New York has its own unique breed of microscopic apartments, which can pose quite a few issues. How do you store your clothes if there’s no closet and no room for a dresser? Where do you put your pots and pans if there are exactly 3in of counter space? Is there any way to have a comfortable place to sleep without purchasing a twin-sized race car bed? (Actually, that last one wouldn’t be the worst scenario.)
To find out everything from where to store extra folding chairs and guest bedding, to solutions for all your floor-free lighting concerns, we spoke with experts in the industry for tips on how to get your small apartment from cluttered to (semi-)spacious.
Maximize wall space in your entryway
The entryway to your apartment, if there’s even space that could be deemed an “entryway,” is probably very small, so adding a bench, side table, or coat rack is likely to make it so you can’t even walk in the door. Still, there are plenty of ways to keep the front part of your apartment organized without causing a fire hazard.
Professional organizer and founder of Unstuff University, Andrew Mellen, who lived in a 325sqft apartment in Manhattan for 12 years, says to “use your walls whenever possible.” Having a hook on the wall right inside the doorway for your keys and frequently worn jackets is an ideal space saver.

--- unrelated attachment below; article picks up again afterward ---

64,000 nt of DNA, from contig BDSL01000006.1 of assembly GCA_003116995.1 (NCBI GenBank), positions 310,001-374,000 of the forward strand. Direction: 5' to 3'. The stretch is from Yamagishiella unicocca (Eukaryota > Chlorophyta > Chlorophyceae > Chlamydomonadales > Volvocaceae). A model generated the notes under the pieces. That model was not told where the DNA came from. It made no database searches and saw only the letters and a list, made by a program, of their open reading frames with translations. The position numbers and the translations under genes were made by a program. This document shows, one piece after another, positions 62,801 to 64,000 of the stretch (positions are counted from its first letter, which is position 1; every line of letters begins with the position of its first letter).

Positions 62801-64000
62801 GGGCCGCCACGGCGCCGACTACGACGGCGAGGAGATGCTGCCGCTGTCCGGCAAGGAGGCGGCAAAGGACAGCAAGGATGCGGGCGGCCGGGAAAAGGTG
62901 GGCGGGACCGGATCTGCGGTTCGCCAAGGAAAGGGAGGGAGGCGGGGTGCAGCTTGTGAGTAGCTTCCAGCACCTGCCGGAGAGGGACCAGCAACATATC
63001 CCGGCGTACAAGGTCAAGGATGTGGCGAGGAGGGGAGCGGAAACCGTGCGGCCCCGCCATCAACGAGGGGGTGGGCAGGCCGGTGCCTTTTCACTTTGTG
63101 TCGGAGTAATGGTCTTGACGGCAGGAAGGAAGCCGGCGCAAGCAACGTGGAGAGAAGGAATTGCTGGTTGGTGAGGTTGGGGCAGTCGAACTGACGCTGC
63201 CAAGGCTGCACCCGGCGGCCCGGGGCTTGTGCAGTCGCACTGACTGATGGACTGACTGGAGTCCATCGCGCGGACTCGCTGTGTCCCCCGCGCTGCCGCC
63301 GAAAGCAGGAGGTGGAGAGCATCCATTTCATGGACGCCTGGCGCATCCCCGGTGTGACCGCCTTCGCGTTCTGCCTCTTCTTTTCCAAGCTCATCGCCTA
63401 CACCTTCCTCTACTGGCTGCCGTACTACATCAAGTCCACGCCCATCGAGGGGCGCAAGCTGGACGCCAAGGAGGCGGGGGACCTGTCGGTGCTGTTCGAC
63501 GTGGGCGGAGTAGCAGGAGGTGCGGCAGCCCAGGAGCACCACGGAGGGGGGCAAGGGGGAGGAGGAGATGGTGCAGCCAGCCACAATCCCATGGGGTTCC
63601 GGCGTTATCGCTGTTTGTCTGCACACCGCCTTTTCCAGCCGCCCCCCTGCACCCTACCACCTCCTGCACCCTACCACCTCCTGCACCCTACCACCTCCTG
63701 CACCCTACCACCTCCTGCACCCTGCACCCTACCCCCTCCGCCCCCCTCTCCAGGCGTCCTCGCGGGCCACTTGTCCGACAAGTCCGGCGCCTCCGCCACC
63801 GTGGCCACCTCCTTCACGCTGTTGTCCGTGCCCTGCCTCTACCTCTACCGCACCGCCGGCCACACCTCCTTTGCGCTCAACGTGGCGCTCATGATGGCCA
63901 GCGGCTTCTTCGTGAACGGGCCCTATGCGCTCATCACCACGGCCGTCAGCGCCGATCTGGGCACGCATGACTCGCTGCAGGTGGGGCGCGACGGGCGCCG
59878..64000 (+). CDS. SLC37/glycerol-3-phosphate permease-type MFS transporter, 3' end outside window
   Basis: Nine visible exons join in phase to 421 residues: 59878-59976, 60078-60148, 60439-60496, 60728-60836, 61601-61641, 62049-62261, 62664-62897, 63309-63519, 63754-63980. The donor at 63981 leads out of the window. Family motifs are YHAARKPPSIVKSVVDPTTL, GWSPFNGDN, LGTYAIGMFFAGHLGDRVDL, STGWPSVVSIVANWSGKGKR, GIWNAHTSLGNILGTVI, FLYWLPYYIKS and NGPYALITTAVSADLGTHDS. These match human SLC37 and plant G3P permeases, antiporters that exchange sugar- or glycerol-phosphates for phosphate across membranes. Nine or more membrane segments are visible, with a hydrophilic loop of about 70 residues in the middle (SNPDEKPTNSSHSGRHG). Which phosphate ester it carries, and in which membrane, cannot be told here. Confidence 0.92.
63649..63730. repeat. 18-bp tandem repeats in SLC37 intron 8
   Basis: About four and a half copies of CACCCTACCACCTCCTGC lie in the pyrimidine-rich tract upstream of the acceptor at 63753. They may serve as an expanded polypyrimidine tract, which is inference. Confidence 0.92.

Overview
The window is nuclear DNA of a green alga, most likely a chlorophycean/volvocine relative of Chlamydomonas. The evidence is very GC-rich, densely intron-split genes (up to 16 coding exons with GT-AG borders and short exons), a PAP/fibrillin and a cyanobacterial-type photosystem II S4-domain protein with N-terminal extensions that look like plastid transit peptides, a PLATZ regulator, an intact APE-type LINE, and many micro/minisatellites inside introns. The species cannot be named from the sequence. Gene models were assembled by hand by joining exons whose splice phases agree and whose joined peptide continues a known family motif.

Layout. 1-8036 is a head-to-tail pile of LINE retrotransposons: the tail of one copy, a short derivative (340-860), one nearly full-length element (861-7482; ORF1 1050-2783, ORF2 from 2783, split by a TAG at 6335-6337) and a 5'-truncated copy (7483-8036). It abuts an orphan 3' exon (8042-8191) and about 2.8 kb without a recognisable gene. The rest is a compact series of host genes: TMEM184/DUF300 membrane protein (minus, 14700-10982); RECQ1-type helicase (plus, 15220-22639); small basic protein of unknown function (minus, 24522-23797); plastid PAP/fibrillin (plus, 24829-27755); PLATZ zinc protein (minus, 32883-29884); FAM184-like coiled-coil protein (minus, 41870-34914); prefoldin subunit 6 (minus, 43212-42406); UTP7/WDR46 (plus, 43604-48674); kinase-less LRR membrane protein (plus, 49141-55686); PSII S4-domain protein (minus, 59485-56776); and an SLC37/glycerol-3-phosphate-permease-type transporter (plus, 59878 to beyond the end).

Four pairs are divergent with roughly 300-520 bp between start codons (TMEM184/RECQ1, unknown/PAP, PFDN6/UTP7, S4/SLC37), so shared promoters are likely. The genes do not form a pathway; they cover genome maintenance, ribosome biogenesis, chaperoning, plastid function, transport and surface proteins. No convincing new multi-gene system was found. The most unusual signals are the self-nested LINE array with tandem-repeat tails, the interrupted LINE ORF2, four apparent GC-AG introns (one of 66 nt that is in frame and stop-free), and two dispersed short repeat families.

Allison Petty, a designer at Homepolish, notes that a small shelf near the entryway is a perfect for storing mail and other small items. This avoids the use of bulky furniture, like a small table, that would otherwise serve the same purpose. Petty also suggests that “if space permits, floor-length mirrors are a great option for an entryway. Mirrors make your space feel larger.”
Go beyond cabinet storage in your kitchen
Hooks are also essential for kitchen storage. Mellen suggests hanging bulky pots and pans on the wall closest to the stove, or hanging a pot rack from the ceiling. Adjustable chains make this an accessible option for both high and low ceilings.
Because cabinet space is slim to none in an NYC apartment, “be smart about the utensils that you’re keeping and if you don’t cook a lot, a basic set of utensils will be sufficient,” says Mellen. Replace your potato masher and other individualized kitchen tools with a blender or food processor, which can do the work of most kitchen stuffs.
Sharon Lowenheim, owner of NYC’s Organizing Goddess, Inc., suggests small apartment owners or renters “add lazy Susans and stacking shelves to cabinets.” This allows use of all vertical space, rather than just the bottom of the shelf.
As for garbage, look into getting a smaller waste bin to keep under the sink instead of having it take up space on the floor. “It will save space and also keep the garbage out of sight -- it's a win, win!” says Petty.
Invest in dual-purpose furniture
When your kitchen and living room are one and the same, dual-purpose furniture is going to be your best friend. Mellen suggests using a coffee table that doubles as a dining room table, like this mini-table from Resource Furniture that can rise up to a regular height for dining or be used as a desk.
Sleeper sofas, like these from Mitchell Gold + Bob Williams, allow you to have a proper guest bed without having to sacrifice a comfy couch or your guests’ backs. (Please, no blow-up mattresses.) Hanging folding chairs on the wall instead of stuffing them in a corner or taking up room in a closet is another way to prepare for guests without losing space for your everyday life.
Rethink your bathroom sink